However, even if you intend to roll all retirement account proceeds into an account of your own (and avoid immediate tax issues), you’ll still want to know how to value those proceeds against receipt of other possible marital assets. A CPA can help you anticipate, address and allocate tax liability and properly offset that future liability during negotiations.

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When it comes to preparing Qualified Domestic Relations Orders, there is one concept that is very important. It has to do with defining “earliest retirement age.” The definition of this is important, because it governs the exact date when an alternate payee may receive standard payments under the QDRO.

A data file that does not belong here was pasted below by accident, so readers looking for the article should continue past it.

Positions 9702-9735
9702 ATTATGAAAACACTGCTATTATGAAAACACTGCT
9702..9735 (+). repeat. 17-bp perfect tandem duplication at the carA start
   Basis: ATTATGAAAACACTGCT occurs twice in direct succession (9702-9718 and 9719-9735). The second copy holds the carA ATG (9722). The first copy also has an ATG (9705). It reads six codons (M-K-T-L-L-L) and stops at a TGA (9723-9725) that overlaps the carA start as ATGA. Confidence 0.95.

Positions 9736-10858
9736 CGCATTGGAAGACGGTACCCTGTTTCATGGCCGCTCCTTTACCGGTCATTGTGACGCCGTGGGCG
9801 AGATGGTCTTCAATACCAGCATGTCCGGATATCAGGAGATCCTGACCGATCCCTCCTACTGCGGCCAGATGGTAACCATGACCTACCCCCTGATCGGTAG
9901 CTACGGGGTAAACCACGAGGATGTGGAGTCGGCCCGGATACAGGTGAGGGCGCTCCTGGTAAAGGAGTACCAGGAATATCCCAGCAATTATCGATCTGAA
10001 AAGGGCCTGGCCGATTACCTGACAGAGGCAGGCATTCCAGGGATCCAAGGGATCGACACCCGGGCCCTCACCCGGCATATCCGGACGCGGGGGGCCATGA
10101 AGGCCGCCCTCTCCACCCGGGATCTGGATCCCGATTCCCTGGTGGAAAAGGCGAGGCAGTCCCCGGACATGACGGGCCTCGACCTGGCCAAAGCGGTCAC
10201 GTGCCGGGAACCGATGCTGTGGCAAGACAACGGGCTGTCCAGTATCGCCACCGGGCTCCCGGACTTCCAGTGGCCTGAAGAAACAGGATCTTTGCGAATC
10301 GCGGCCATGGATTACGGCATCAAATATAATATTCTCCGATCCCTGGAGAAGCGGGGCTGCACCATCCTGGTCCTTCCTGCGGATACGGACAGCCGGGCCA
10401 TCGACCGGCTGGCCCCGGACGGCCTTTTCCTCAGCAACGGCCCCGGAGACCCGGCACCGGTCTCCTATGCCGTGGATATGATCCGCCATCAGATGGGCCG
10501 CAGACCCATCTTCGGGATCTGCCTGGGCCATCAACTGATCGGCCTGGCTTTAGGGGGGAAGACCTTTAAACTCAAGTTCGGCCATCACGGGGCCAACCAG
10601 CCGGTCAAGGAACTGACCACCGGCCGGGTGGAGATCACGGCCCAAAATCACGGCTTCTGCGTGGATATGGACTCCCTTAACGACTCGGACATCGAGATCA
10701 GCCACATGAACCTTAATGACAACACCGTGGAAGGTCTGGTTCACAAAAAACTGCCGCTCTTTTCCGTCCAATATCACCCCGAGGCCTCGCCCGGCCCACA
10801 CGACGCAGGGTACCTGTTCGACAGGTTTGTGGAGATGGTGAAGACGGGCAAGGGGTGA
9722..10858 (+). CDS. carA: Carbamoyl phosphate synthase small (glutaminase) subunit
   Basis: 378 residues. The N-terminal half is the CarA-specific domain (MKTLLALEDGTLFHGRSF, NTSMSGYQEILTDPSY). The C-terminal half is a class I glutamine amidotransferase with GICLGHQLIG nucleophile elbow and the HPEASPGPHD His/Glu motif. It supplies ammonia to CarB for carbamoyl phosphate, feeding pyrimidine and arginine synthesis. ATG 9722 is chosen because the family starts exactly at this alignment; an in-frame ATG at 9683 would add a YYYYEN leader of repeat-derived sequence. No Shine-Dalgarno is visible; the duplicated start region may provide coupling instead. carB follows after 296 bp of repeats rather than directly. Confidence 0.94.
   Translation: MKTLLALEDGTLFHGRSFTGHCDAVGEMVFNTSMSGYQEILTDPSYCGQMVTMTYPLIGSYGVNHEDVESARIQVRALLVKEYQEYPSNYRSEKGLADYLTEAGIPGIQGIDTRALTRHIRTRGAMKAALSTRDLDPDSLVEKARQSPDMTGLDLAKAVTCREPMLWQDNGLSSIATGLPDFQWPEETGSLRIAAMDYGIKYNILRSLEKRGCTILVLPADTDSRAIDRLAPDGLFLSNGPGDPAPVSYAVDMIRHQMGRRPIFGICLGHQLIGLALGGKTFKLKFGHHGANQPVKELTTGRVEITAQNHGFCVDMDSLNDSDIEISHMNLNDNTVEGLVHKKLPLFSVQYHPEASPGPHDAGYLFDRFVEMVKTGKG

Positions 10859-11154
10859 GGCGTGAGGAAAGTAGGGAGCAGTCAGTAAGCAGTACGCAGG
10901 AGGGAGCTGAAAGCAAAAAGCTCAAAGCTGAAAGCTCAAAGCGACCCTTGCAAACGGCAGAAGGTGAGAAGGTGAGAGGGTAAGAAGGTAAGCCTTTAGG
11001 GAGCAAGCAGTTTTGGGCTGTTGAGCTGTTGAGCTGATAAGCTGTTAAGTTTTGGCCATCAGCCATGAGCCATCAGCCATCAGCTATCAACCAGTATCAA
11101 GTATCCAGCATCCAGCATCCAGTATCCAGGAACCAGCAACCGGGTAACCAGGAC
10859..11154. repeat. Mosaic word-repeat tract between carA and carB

Federal law defines “earliest retirement age” as the earlier of two dates:

 

·      The date on which the participant is entitled to receive a distribution under the plan, or

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Nobody likes rejection. Especially when it comes to a court order. Yet, rejection is a painful reality in the world of Qualified Domestic Relations Orders (QDRO). But why?

 

Every qualified retirement plan has a plan administrator who owes a fiduciary duty to the plan and its participants. Part of the plan administrator’s duties is handling Qualified Domestic Relations Order (QDRO) requests when they are submitted. It is the administrator’s duty to review the proposed QDRO to ensure it meets with the terms of the plan itself.